Micro-mobility firm Tier Mobility is braced to launch in the UK’s nascent electric scooter rental market as the government prepares to make an announcement on e-scooter trials later today.
The German firm says it has more than 1,000 e-scooters in its UK warehouse that are ready to be deployed. Like rival micro-mobility firms, the e-scooters can be unlocked using a mobile phone app and rented by the minute.
E-scooters are currently legal to buy in the UK but illegal to ride on the road or pavement. In May the Department for Transport said it was looking to fast track e-scooter trials as part of a sustainable transport push. E-scooters have also been touted as a means for commuters to avoid crowded public transport during the coronavirus pandemic.
These trials – which do not extend to privately owned e-scooters at this stage – are widely expected to get underway today. The government is also reviewing the regulations around rental e-scooters and carrying out an inquiry into the viability of having them on UK streets.
Tier Mobility scoops senior Uber staff
On Monday, Tier Mobility announced two big-name hires from Uber as it geared up for a UK launch. Fred Jones, formerly Uber’s general manager of UK and Ireland, will become Tier’s UK general manager. Benjamin Bell previously headed up Uber’s public policy and has joined Tier as head of public policy for Northern Europe.
“The arrival of e-scooters was rightly fast-tracked in the wake of Covid-19,” said Bell.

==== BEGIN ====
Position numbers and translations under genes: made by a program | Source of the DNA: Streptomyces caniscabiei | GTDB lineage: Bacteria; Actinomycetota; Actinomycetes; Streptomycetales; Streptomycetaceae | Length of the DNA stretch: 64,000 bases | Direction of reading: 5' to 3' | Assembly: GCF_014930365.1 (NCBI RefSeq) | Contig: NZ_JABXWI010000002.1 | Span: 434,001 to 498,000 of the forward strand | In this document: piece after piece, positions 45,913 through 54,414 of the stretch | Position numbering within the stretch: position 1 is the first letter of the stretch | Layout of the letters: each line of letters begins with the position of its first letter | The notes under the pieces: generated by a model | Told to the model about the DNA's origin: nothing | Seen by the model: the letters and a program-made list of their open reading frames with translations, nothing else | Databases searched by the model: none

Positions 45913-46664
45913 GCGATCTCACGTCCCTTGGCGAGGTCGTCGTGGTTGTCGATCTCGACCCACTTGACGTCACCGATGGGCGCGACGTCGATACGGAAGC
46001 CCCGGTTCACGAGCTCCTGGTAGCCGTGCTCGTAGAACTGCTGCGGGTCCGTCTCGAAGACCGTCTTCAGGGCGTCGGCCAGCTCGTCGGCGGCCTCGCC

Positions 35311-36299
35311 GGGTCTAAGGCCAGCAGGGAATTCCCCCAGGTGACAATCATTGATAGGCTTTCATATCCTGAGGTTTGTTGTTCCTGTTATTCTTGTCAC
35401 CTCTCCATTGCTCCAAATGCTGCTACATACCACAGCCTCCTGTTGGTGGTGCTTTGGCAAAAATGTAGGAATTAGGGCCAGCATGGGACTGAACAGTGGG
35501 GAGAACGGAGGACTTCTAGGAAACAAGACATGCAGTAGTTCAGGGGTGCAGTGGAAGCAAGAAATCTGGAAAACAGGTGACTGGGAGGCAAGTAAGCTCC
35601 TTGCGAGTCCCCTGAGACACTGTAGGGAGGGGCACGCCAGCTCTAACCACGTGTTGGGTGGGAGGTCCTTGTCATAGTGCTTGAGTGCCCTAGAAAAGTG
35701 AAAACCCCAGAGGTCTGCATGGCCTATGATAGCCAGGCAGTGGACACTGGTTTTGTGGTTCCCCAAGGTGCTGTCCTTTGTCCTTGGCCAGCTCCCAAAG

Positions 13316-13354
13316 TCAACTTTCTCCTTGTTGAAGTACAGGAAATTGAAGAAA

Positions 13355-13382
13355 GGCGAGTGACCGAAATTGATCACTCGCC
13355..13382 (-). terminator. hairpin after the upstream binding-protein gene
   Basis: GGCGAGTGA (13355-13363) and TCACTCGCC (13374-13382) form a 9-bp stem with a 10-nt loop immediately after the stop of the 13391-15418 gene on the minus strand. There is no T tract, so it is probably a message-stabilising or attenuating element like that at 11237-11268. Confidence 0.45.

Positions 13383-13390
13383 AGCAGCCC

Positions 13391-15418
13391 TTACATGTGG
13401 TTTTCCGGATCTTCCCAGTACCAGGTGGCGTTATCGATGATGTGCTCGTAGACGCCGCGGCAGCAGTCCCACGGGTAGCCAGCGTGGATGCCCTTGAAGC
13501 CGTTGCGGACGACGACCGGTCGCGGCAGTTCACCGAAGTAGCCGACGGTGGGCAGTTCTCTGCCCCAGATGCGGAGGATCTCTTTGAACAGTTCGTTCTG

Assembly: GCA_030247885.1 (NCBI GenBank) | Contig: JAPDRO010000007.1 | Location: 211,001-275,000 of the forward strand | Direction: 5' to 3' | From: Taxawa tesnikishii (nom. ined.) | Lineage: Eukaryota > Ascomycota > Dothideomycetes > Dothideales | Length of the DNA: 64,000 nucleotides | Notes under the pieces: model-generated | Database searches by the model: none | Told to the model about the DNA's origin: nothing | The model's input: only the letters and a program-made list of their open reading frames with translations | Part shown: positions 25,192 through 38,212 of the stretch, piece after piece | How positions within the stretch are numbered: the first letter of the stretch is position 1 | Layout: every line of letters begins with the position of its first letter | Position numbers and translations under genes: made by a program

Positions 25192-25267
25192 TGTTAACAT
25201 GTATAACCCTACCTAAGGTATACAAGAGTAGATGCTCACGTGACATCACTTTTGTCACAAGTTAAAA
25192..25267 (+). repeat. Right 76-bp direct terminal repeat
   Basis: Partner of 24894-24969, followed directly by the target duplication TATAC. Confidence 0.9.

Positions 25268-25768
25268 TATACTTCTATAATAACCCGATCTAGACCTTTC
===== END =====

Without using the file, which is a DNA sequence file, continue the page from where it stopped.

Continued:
“By providing safe, green transport for millions of people, they can play a crucial role in getting the UK back to work. TIER is already a partner to governments across Europe and we look forward to building lasting relationships in the UK and beyond.”
Tier is understood to be working closely with the government on UK e-scooter trials. The firm, launched in 2018, operates in over 20 cities across nine countries: Austria, Denmark, Finland, France, Germany, Norway, Sweden, Switzerland and UAE. Its 40,000 e-scooters have completed 20 million rides by three million commuters, according to Tier’s own figures.
Tier will make helmets available as part of the rental process, which may smooth the process with regulators. It also claims that its design – a bigger front wheel, wider footplate and double kickstand – improves safety.
The startup says it has 20% of the global rental e-scooter market, but it will not be alone in the battle for Britain’s micro-mobility network. US firms Bird and Lime are also eyeing a move into the UK’s untapped market. Swedish micro-mobility startup Voi is also reportedly in talks with the UK government to seek permission to test its e-scooters.
Lime may be at an advantage because it already offers e-bike rental schemes across the country. Meanwhile riders have been using Bird e-scooters on private land in London’s Olympic Park as part of a trial, which may work in the startup’s favour.